"This ruling does not have any practical impact" for now, Earnest said.
The 2-1 D.C. Circuit Court of Appeals ruling in Halbig vs. Burwell adhered to the text of the law — that subsidies are allowed on state-based exchanges — potentially causing costs to skyrocket for millions in the 34 states that have relied on the federal exchange, Healthcare.gov. "The legal basis for our case is strong," Earnest said. "The intent of Congress was to ensure that every eligible American ... would have access to tax credits."
The White House isn't expecting Congress to fix the law to overturn the ruling.
The president "is willing to work with Democrats and Republicans in Congress to make improvements to the law," Earnest said. But given the efforts made by Republicans to repeal it, "the prospects of the kind of legislative fix that might actually improve the law seem unlikely."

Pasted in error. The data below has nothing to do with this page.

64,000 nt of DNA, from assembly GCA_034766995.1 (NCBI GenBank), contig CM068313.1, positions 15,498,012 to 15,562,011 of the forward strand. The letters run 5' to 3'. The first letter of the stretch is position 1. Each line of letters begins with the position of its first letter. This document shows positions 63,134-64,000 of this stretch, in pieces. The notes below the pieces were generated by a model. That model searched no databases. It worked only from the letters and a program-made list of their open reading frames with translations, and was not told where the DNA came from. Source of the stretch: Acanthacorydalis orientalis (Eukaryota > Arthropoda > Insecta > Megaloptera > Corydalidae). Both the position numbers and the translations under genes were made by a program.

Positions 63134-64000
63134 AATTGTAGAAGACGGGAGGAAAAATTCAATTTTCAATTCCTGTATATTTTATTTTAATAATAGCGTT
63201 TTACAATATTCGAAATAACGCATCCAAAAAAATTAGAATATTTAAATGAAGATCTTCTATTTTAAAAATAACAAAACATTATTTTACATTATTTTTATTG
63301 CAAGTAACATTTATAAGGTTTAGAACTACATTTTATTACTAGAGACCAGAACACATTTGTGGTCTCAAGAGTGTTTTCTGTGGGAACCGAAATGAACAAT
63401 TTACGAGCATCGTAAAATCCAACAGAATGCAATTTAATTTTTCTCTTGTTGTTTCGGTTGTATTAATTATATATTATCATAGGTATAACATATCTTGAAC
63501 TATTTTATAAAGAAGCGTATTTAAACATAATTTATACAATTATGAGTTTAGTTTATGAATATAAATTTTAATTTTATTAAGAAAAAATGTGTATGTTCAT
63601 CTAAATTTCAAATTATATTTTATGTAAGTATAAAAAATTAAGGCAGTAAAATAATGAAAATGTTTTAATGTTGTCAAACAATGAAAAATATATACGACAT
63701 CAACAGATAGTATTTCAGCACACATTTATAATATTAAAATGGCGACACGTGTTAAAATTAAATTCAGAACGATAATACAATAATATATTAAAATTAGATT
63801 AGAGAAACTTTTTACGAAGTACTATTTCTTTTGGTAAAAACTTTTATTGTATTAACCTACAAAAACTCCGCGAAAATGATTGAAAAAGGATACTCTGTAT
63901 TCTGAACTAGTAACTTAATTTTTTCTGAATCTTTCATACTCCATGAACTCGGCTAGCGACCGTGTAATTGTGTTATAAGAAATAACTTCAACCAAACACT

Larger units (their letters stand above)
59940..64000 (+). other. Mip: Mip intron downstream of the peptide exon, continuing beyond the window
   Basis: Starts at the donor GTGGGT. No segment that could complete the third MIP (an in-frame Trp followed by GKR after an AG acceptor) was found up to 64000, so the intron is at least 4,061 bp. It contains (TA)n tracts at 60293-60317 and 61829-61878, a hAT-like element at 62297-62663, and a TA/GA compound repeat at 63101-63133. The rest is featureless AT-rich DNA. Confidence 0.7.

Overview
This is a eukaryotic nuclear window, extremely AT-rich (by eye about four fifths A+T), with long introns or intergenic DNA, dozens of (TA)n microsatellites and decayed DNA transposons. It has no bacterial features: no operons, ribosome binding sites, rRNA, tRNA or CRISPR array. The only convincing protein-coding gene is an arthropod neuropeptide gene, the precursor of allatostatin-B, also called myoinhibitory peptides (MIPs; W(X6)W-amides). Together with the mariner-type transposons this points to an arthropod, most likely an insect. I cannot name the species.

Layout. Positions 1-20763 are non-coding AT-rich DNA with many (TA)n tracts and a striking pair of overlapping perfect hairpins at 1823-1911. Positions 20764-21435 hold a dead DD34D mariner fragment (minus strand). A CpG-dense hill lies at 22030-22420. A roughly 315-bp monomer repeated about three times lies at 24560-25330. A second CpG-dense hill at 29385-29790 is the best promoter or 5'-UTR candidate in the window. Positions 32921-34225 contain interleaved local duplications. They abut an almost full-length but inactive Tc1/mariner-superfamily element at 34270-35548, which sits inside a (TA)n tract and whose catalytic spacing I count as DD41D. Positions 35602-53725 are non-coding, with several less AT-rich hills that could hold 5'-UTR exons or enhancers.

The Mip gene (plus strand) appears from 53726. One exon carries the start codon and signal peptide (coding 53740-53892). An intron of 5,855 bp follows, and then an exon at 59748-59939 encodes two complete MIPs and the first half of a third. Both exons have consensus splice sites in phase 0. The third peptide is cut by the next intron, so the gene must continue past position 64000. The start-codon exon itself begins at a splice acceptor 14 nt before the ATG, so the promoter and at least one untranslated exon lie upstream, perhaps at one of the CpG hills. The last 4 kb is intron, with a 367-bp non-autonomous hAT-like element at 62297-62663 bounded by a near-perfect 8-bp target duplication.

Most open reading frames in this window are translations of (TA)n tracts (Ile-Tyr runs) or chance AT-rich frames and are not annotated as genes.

Speaker John A. Boehner, R-Ohio, tied the suit to his own plan to have the House sue over the delay in the Affordable Care Act's employer mandate in a statement:
“For the second time in a month, the courts have ruled against the president’s unilateral actions regarding ObamaCare. The president has demonstrated he believes he has the power to make his own laws. That’s not the way our system of government was designed to work. That’s why the House will act next week to authorize a lawsuit to uphold the rule of law and protect our Constitution. This isn't about Republicans versus Democrats; it’s about the Constitution versus unconstitutional and unilateral actions by the Executive Branch, and protecting our democracy."Earnest said the White House expects the Department of Justice will appeal the case to the full D.C. Circuit Court of Appeals. Last year, Senate Democrats used the "nuclear option" in part to fill vacancies on that court with Obama's appointees.
But the case could ultimately be decided by the Supreme Court.